If I were a social climber - do those actually exist anymore? - I say I'd succeeded beyond my expectations. However, I'm not, so the question becomes: Is what I'm about to describe success as in "success," or success as in "stupidity"?
I blame it all on Talbots. And my hair. See, one day about a month ago, I went to a meeting at this women’s club I joined on the recommendation of a friend who has now ditched me and the club because it is perhaps a little too society-like for her tastes. Anyway, for this meeting, I happened to wear my only blazer (Talbots, purchased for an interview for a job I didn’t get three years ago) and my hair happened to be smooth and under control (for reasons I can’t fully explain but having to do with the dew point, probably). And one of the ladies of the club, who seems to have taken a liking to me, and I to her, commented that I looked, well, “great.” As in, groomed.
Anyway, I think this is why, later on that evening, I received a disjointed email from her, inviting me to join her on the planning committee for a gala to benefit a Very Worthy Institution. At first I thought, Perhaps she is drunk and mis-addressed her email. However, a brief follow-up ascertained that she had indeed invited me to join, and what larks we would have and I didn’t have to sell anything, just show up and….
This was where I went wrong. Instead of politely declining, I mulled. I discussed with another friend, who is much more familiar with, shall we say, philanthropic circles. She said it could be lots of fun, I would surely meet nice people, I could accept and be very clear the kind of help I could offer, and also, maybe, I might make good contacts. (So, along with Talbots and my hair, she is also to blame.)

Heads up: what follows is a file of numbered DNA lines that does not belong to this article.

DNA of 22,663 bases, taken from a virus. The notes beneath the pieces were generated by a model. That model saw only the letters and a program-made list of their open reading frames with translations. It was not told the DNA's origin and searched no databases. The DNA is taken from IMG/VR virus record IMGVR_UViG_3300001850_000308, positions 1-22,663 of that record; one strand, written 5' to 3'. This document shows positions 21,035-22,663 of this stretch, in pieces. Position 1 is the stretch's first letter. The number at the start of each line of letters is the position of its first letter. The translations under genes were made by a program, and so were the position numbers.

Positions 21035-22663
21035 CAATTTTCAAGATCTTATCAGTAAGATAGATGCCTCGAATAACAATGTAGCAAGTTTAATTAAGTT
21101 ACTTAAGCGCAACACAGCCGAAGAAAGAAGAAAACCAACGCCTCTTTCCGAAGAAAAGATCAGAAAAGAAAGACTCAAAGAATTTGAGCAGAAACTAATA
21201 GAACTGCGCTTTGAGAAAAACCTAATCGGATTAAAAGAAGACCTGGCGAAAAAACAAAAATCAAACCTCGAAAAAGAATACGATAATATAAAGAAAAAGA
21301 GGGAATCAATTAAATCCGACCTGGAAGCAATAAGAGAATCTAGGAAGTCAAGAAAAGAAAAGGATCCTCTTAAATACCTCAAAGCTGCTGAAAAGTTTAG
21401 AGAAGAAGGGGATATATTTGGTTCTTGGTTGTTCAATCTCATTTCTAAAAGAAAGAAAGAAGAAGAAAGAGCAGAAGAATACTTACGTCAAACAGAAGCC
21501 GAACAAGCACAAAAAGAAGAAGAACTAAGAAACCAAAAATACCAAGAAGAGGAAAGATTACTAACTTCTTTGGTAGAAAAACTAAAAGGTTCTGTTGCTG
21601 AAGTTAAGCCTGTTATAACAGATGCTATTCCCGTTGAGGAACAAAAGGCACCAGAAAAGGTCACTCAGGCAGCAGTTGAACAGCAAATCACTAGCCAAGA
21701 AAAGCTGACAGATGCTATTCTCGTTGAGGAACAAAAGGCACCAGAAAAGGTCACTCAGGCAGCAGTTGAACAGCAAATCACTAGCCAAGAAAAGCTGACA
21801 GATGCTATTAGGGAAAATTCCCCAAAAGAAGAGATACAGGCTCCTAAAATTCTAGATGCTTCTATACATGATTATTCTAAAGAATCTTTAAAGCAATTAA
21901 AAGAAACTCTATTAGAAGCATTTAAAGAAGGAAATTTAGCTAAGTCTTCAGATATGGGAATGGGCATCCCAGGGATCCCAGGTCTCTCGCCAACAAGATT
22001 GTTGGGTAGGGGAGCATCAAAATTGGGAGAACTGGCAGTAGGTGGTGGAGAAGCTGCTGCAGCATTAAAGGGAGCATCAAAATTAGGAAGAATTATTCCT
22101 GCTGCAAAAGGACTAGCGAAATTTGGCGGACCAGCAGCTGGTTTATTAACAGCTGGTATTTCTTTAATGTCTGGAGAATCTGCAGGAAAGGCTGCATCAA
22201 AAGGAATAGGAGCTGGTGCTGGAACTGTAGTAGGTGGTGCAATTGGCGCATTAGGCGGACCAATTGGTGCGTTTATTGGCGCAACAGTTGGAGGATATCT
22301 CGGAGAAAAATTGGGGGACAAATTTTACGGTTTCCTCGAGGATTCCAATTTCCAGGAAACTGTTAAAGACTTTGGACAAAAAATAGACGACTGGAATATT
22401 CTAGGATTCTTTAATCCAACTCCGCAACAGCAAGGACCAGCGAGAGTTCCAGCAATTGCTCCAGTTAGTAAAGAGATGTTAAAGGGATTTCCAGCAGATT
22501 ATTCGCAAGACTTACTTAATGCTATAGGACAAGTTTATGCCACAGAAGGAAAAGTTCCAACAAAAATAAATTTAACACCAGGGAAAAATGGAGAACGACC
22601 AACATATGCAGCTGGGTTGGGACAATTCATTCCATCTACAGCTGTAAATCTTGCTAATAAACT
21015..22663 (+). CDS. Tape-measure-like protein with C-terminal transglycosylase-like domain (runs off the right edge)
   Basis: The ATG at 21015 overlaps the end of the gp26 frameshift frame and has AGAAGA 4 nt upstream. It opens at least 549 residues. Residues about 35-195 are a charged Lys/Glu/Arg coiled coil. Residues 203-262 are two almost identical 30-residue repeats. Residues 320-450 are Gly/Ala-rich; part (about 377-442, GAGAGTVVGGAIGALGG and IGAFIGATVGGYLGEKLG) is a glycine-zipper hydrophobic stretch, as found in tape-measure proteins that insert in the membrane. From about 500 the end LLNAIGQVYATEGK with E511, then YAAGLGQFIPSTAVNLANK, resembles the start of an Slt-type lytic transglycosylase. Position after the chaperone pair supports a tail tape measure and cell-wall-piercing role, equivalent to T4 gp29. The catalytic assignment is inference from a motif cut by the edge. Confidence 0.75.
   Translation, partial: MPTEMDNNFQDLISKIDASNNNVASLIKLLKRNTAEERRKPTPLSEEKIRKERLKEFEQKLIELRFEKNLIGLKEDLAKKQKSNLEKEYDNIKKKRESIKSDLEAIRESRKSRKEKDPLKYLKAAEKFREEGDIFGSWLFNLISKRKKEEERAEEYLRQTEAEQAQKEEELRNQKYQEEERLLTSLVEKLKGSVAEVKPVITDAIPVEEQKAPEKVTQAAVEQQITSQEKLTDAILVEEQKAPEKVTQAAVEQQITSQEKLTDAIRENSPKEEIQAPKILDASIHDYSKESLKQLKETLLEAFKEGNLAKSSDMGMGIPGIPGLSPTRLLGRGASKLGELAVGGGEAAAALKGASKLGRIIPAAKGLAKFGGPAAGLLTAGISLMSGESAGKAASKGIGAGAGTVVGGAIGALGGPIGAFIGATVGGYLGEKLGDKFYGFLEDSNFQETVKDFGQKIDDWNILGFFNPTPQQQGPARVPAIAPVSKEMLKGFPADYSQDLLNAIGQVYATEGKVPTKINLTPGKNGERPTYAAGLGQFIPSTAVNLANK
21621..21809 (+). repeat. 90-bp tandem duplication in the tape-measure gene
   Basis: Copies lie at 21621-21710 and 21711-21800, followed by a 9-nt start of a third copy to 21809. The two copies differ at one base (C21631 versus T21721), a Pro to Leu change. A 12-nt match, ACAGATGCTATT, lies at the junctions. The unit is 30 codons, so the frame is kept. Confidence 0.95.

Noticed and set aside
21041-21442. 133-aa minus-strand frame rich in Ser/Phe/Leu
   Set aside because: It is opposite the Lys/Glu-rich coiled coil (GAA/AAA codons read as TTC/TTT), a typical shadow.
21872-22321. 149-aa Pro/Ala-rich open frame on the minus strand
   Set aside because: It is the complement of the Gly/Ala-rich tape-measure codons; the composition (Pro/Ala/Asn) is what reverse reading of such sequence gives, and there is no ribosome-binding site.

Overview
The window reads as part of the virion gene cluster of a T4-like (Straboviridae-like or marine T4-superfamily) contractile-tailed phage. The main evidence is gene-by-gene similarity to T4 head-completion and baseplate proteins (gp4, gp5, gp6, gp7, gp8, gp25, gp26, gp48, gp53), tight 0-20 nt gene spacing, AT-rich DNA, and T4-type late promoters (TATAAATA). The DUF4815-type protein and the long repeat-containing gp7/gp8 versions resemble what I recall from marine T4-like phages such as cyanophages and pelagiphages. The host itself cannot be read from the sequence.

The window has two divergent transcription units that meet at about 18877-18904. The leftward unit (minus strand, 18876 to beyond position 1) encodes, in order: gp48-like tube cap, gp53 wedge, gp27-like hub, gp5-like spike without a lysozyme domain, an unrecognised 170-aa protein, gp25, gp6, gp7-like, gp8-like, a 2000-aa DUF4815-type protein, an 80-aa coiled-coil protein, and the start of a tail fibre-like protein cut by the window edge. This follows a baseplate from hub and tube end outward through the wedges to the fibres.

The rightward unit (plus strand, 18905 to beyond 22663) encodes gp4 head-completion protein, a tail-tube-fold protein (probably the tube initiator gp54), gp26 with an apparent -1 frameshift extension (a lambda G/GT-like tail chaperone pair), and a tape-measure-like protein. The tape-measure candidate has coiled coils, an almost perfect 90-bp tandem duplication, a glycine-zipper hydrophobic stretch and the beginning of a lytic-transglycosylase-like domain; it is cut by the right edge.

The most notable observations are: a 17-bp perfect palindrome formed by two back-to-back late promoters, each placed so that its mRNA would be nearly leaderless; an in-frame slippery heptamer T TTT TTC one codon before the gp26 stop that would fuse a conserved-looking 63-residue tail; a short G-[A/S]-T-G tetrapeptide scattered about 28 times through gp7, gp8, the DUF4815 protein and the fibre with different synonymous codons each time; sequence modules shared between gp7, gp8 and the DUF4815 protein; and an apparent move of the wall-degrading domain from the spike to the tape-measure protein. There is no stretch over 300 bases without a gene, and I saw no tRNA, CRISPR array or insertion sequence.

So I accepted. In retrospect, I see it was a much savvier move on the part of the committee to invite me than for me to accept. The first meeting I attended, I wore the only other item from Talbots that I own, a blouse (purchased with above-mentioned blazer), with jeans, and hoped I looked decent. Everyone else was in full-on rich lady regalia: tasteful dresses, slacks with blazers, full frontal make-up, heels, at 9:30 in the morning. Not an extra ounce of fat in the room. And what a room! But it transpired I did have something to offer: to contact my friend, the wonderful painter Karen Kaapcke, to see if she would be willing to donate a painting to the gala’s auction.
By the next meeting, I had kicked into rebellion mode, familiar to me from my childhood. I had no more blouses, and certainly no tasteful, tailored dresses. And don’t talk to me about slacks. Even if I had them, I wasn’t about to wear them at 9:30 in the morning before going to the gym. So I compromised. I wore my matching Lululemon workout clothes (my only set) and ladies be damned! I had Karen’s painting to offer, so there.
I feel a little like Agnes Gooch, only I have no Auntie Mame to whom to turn. I've gotten in above my head. The invitation to the gala arrived, and now my foolishness has born its fruit. There is a hefty per person contribution required to attend. Now, I’m not so dumb that I thought it would be free – the event is a fundraiser for the Very Worthy Institution, after all. It’s just that it’s so much heftier than I thought it would be (why didn’t I ask, you ask, Readers? Uh. I dunno.) In addition there are the moneys required for a decent, tasteful dress. I can think of a half dozen other uses for that sum. For example, I am wondering if, having provided an auction item, as well as couple of names for the guest list, I can slip away somewhere, and spend that money on a couple of nights in a good hotel, and try to forget the whole thing.